Ex Nazi death squad soldier’s deportation appeal dismissed by Canada’s top court
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Ex Nazi death squad soldier’s deportation appeal dismissed by Canada’s top court

The country's Supreme Court refused to hear 95 year-old Helmut Oberlander's appeal

Canada's Supreme Court (Credit: Jon Kolbert, Wikipedia Commons, www.commons.wikimedia.org/w/index.php?curid=73893054)
Canada's Supreme Court (Credit: Jon Kolbert, Wikipedia Commons, www.commons.wikimedia.org/w/index.php?curid=73893054)

A Canadian court declined to hear the appeal of a former Nazi who gained citizenship deceitfully and is facing deportation.

The Supreme Court of Canada on Thursday refused to hear the appeal of Helmut Oberlander, 95, of Ontario, leaving him with no further recourse.

Oberlander saw his Canadian citizenship revoked and won back four times since 1994, when the Canadian government first sought to strip him of his citizenship after he was found to have lied to enter Canada in 1954.

Canada’s Federal Court last year ruled that it was “reasonable” he be stripped of his citizenship.

Oberlander was an interpreter for mobile killing squads that targeted Jews in the former Soviet Union during World War II, although he was never charged himself with killing Jews.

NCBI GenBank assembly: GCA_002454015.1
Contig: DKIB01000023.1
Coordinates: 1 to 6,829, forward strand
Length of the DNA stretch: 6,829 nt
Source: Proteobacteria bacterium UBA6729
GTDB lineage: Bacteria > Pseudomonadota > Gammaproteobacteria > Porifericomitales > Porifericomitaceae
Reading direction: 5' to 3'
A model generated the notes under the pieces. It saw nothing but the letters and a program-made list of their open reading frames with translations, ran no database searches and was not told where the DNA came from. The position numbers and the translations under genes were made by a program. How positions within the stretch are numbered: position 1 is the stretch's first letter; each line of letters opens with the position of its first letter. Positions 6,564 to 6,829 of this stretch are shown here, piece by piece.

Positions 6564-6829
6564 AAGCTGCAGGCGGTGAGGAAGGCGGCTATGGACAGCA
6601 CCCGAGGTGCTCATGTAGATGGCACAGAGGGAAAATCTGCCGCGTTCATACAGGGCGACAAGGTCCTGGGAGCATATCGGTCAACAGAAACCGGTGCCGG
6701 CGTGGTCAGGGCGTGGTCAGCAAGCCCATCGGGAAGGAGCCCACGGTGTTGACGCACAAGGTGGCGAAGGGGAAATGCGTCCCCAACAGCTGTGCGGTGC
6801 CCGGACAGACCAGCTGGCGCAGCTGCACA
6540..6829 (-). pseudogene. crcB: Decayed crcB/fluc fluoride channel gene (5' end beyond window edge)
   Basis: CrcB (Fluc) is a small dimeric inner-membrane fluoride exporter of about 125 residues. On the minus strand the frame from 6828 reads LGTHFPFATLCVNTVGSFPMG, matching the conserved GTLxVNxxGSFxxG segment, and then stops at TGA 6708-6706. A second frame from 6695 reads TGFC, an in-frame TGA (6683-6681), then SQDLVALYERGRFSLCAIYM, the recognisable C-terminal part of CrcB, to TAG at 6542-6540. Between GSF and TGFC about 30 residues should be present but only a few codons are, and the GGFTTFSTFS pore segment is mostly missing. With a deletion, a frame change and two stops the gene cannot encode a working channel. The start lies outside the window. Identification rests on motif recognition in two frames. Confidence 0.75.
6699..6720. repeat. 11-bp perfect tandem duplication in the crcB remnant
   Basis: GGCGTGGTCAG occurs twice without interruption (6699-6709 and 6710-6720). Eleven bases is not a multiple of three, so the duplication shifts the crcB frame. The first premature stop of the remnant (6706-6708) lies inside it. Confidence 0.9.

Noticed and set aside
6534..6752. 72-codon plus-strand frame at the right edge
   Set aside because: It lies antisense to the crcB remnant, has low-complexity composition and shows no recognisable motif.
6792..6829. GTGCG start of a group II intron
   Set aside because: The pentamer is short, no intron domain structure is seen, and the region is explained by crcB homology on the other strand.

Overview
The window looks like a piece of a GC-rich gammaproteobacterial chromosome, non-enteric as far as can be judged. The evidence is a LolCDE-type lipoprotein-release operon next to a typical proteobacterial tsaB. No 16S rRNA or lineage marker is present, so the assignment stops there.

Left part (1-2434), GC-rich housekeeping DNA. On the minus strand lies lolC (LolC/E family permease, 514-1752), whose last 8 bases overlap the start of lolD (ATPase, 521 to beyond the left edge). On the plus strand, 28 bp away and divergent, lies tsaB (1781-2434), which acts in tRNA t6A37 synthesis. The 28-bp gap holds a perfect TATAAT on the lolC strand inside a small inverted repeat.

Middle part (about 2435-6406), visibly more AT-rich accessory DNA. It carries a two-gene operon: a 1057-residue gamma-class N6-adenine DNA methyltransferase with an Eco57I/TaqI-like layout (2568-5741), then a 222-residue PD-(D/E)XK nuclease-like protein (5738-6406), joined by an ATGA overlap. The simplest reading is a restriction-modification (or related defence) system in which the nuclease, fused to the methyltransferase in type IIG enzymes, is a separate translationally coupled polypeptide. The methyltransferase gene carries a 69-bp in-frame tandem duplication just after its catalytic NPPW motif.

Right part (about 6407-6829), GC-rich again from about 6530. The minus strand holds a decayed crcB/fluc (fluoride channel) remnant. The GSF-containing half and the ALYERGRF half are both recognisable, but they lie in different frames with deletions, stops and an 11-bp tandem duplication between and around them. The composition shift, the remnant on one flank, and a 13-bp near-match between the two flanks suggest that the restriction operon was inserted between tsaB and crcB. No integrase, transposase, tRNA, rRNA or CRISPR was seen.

“This is a very positive decision from the court,” said David Matas, legal counsel for B’nai Brith Canada’s League for Human Rights. “The federal government must now take the next step towards removing Oberlander from Canada immediately.”

An ethnic German born in Ukraine, Oberlander claims to have been a low-level interpreter conscripted under duress, that he never took part in killings and he would have been shot had he tried to escape.

He served with the squad as an interpreter from 1941 to 1943. He later was an infantryman in the German army.

Oberlander immigrated to Canada in 1954 and became a citizen in 1960 without disclosing his wartime record. His case rose to prominence in 1995.

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